The analytical study of the diversity and relationships of organisms, both present-day and extinct.
The comparison of nucleic acids or other molecules in different species to infer relatedness.
The chronicle of evolution over millions of years of geologic time engraved in the order in which fossils appear in rock strata.
Similarity between two species that is due to convergent evolution rather than to descent from a common ancestor with the same trait.
Similar (analogous) structure or molecular sequence that has evolved independently in two species.
Ordered division of organisms into categories based on a set of characteristics used to assess similarities and differences, leading to a classification scheme; the branch of biology concerned with naming and classifying the diverse forms of life.
A taxonomic category above the species level, designated by the first word of a species′ two-part scientific name.
A branching diagram that represents a hypothesis about evolutionary relationships.
Pertaining to a grouping of species consisting of an ancestral species and all its descendants; a clade. Made up of an ancestral species and all of its descendant species.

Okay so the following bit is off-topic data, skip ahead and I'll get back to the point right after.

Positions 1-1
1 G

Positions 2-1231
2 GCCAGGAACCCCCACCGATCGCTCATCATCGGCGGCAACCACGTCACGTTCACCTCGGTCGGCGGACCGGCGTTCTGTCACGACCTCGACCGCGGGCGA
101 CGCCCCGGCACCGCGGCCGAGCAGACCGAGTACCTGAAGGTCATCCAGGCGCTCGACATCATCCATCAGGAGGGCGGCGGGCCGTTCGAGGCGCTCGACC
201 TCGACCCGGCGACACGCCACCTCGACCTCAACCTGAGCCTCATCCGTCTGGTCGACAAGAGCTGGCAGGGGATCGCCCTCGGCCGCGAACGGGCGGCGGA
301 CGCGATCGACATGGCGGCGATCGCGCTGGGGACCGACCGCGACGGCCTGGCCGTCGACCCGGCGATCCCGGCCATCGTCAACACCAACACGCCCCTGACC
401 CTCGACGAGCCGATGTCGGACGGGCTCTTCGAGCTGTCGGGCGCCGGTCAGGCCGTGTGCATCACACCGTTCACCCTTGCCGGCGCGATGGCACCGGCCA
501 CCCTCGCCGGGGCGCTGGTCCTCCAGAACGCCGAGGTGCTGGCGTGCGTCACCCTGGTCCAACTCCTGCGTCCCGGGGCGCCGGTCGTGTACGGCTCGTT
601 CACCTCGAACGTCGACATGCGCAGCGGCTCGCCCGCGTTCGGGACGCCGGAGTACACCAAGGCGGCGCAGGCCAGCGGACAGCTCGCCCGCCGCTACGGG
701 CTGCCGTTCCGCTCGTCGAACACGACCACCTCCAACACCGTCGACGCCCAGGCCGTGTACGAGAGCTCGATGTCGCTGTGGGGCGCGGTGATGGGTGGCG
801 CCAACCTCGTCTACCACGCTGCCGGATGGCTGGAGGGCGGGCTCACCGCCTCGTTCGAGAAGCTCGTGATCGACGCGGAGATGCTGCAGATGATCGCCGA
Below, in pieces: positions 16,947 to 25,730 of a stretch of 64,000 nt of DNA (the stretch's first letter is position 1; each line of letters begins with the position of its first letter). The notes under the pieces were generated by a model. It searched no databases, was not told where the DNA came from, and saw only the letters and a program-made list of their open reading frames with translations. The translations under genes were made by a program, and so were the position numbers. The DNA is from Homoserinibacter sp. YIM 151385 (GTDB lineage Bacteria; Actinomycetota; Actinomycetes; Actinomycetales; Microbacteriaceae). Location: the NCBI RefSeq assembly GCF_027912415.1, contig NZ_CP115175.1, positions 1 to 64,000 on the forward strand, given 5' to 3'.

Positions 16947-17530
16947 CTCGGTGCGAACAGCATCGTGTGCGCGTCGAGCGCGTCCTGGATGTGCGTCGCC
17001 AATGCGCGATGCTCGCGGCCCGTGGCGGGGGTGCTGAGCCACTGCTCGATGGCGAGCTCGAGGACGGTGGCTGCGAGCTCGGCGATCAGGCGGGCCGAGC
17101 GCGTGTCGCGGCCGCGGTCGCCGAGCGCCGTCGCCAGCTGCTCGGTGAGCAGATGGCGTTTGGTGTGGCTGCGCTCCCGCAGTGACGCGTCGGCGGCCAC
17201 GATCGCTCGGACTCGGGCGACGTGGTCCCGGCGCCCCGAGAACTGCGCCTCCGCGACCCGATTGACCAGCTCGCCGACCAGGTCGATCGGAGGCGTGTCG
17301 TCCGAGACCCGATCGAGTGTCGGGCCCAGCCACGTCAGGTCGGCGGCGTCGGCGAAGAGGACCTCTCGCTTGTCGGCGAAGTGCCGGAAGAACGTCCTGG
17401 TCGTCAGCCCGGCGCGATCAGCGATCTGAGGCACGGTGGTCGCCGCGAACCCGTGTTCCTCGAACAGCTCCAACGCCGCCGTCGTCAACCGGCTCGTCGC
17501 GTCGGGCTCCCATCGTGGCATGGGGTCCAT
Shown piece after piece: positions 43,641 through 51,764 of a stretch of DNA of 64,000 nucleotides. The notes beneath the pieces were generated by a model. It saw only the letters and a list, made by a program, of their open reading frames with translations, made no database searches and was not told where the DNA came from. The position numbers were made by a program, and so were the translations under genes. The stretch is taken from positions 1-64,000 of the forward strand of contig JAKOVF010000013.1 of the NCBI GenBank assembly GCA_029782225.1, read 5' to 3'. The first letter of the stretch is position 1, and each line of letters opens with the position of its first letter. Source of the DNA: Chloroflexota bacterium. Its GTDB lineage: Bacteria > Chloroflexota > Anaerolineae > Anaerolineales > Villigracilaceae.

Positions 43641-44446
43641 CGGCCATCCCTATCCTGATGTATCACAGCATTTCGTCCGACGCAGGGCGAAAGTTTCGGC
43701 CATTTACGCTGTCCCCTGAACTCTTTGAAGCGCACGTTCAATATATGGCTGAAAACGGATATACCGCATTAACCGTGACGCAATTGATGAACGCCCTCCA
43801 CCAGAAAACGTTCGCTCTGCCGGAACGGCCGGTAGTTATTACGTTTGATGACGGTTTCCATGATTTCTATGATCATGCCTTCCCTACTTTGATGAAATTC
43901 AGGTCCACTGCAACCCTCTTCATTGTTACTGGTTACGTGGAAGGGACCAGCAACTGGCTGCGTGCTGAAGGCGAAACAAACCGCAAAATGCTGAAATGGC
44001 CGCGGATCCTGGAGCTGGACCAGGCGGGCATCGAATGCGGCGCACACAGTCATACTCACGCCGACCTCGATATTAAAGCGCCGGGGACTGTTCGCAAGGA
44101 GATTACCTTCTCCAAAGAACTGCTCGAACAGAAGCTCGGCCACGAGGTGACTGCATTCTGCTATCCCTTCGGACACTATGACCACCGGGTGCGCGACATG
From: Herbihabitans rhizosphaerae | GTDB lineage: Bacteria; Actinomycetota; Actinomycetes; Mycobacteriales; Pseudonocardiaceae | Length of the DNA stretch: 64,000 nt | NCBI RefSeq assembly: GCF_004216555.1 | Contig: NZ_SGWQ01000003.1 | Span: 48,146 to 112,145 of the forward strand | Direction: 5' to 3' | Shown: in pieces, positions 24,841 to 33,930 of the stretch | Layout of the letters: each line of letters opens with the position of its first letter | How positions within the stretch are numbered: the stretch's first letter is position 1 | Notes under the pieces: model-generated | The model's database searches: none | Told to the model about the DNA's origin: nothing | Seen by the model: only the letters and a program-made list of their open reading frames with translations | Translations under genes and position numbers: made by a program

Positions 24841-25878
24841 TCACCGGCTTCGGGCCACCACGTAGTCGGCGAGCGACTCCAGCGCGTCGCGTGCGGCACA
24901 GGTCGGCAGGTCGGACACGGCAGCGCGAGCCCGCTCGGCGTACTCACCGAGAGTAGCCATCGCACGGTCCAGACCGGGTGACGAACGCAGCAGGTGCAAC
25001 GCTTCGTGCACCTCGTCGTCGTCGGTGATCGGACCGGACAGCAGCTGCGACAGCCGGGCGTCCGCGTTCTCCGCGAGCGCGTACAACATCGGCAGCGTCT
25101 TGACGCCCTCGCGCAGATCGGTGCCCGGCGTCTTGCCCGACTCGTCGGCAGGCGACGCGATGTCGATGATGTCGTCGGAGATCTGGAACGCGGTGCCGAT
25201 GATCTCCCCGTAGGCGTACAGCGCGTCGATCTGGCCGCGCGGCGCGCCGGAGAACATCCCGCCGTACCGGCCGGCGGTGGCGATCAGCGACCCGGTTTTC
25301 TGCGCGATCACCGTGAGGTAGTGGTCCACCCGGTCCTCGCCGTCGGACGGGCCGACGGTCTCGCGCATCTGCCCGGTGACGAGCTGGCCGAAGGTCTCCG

Pertaining to a grouping of species that consists of an ancestral species and some, but not all, of its descendants.
Pertaining to a grouping of species derived from two or more different ancestral forms.
Used to differentiate between shared derived characters and shared primitive characters.
A species or group of species that is closely related to the group of species being studied, but clearly not as closely related as any study-group members are to each other
In a cladistic study of evolutionary relationships among taxa of organisms, the group of taxa that is actually being analyzed
A phylogenetic tree in which the lengths of the branches reflect the number of genetic changes that have taken place in a particular DNA or RNA sequence in the various lineages
A phylogenetic tree in which the lengths of the branches reflect measurements of geologic time.
A principle that states that when considering multiple explanations for an observation, one should first investigate the simplest explanation that is consistent with the facts.
A principle that states that when considering multiple phylogenetic hypotheses, one should take into account the one that reflects the most likely sequence of evolutionary events, given certain rules about how DNA changes over time.
Homologous genes that are passed in a straight line from one generation to the next, but have ended up in different gene pools because of speciation.
An evolutionary timing method based on the observation that at least some regions of genomes evolve at constant rates.